As published in Yoga Magazine
February 2011

Befriending Stress

3 Steps to Revolutionize your Responses to Stress

— by Jonathan Pofsky, MFT, CMT

Life is hard. I hear that a lot and more often than not, I agree. The life that most of us have come to know is a modern day balancing act of go go go and do do do. We work long hours, often staring at screens or hurrying from one intense meeting to the next. Day after day, week after week, the body starts to gradually rebel with its offerings of musculoskeletal pain, elevated heart rate, and splitting headaches. The mind grows weary and agitated. The breath becomes shallow, constricted, and ultimately, neglected. And yet even if we know we are stressed, and overwhelmed, we do little to change the root of the dysfunctional ways we respond to stress. Perhaps we find ways to temporarily relieve our condition. More often than not, we end up caught in the same dreadful stress patterns, convincing in their assumptions that this is just the way it is and we need to slog our way though it. When stress is left unattended, it manifests as involuntary stress responses in the body and mood disorders such as depression and anxiety. If you feel trapped and oppressed by stress and stressful conditions, there is a good chance there is something revolutionary you may not have tried yet: Make stress your friend.

Transforming your responses to stress is do-able for you, right now, regardless of the stressor or symptom of stress. Using a simple three-step process, you will learn how to befriend stress, access it in the body, and take appropriate actions to create balance and ease. Before we get started, there are a few things you need to know about stress that will help you begin.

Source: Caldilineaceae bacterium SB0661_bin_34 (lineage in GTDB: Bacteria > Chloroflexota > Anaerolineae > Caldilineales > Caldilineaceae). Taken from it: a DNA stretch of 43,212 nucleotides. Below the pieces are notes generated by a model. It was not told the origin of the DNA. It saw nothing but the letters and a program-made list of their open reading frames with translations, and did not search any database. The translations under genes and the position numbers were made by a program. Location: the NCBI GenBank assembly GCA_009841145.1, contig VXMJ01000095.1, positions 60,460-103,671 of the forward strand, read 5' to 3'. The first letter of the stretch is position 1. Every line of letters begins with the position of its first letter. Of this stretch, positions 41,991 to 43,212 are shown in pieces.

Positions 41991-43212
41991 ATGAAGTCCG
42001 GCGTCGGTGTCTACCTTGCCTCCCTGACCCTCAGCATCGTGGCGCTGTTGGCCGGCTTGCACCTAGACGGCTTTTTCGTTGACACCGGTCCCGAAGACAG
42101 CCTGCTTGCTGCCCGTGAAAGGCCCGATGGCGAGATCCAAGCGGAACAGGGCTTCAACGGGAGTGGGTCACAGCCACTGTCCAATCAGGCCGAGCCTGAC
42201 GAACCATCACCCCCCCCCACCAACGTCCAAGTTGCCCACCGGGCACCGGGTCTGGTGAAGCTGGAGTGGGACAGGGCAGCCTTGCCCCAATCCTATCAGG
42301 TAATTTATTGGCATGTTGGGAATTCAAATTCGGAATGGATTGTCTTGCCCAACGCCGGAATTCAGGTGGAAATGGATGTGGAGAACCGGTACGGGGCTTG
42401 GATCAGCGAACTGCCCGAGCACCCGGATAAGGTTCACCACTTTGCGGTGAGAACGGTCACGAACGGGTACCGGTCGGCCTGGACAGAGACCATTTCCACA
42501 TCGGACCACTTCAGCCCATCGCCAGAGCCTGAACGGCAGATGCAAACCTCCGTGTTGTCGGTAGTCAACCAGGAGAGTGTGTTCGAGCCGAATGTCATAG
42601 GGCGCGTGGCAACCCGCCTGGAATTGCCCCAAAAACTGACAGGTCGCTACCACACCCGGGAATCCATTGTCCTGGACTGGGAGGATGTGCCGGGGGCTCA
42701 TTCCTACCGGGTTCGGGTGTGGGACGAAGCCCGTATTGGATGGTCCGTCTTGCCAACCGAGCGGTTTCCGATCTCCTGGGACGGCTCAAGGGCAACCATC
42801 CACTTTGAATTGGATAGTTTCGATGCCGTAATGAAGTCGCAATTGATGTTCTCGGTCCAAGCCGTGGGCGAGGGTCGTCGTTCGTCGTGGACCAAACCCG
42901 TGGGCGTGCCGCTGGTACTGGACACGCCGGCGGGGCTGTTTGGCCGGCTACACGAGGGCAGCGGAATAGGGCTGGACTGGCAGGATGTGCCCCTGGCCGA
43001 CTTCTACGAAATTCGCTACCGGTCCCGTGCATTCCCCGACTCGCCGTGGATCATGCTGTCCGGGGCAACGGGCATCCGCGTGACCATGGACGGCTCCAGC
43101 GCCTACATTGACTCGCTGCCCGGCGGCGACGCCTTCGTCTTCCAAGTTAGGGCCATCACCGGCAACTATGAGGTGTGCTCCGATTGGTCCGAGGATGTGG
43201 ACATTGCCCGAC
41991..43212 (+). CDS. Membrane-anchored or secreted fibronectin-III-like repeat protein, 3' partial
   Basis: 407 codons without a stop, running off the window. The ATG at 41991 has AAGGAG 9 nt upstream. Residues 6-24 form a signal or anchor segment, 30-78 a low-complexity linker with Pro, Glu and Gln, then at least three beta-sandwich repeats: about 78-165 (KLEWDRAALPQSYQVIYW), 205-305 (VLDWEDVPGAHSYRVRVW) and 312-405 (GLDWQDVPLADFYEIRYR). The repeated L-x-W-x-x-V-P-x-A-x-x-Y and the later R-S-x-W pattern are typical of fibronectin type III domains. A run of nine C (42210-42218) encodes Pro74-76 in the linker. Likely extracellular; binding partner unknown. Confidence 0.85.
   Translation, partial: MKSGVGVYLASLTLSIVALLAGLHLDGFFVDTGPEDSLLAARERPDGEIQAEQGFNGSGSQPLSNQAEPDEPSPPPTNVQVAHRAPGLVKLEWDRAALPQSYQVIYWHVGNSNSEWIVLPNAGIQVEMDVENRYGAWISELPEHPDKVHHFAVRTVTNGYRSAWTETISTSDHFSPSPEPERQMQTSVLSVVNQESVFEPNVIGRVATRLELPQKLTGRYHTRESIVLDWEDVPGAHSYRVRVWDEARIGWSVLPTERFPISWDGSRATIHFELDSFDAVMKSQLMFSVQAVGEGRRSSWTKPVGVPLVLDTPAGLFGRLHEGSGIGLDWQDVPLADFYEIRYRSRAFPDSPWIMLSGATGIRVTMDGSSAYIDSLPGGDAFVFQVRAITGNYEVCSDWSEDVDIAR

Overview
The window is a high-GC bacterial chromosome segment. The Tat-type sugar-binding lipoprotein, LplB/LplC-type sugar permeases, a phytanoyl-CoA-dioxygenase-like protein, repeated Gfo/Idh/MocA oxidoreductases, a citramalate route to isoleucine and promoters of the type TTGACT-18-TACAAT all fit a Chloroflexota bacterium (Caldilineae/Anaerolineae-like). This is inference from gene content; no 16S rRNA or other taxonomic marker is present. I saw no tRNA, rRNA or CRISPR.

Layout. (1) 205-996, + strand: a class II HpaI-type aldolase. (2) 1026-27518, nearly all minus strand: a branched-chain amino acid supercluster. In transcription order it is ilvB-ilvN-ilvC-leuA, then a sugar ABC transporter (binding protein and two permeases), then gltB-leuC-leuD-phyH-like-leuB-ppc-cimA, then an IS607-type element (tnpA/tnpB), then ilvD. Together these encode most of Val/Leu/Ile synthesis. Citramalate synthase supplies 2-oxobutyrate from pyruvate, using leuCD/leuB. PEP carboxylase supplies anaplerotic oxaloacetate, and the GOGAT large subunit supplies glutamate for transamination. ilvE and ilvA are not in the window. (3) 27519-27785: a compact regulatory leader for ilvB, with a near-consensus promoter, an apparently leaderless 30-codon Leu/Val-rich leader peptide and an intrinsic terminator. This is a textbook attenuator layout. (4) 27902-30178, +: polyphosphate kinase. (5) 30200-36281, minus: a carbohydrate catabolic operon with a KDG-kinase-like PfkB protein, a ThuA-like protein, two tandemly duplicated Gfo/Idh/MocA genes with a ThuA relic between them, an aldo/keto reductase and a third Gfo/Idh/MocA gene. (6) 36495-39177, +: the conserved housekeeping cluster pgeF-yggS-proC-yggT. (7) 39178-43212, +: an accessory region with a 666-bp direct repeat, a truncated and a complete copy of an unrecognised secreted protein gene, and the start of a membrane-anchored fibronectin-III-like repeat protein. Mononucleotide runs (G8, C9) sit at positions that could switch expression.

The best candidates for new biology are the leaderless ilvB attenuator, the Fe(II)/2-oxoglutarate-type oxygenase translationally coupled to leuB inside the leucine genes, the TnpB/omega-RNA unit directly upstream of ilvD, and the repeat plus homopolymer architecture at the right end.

Need to Know

The term stress is derived from the Latin stringere, to draw tight, which is an excellent frame of reference for what happens to us mentally and physically when we are in its grasp. There are two kinds of stress: eustress and distress.

Eustress is stress or activity without negative consequences on the autonomic nervous system (ANS). Imagine the stimulating effort needed to give a talk in front of a small group of people. Distress has destructive consequences on the nervous system, especially with extended or repeated exposure.

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Published Articles

Befriending Stress
    - Yoga Magazine

Keeping Calm
    - Yoga Magazine

Favorite Books Lists

A list of some favorite books related to helping with stress and anxiety.

Books on Stress & Anxiety
Books on Depression
Books on Stress & Mindfulness

Poetry by Jonathan Pofsky

As we arrive more fully into ourselves, a truth emerges. This truth defies censorship, judgment, and reason.

Jonathan’s Book

These words are my truth, the result of a commitment to deep listening and trust in life below the surface of things.

Helpful Links

Links to resources for help with stress and anxiety.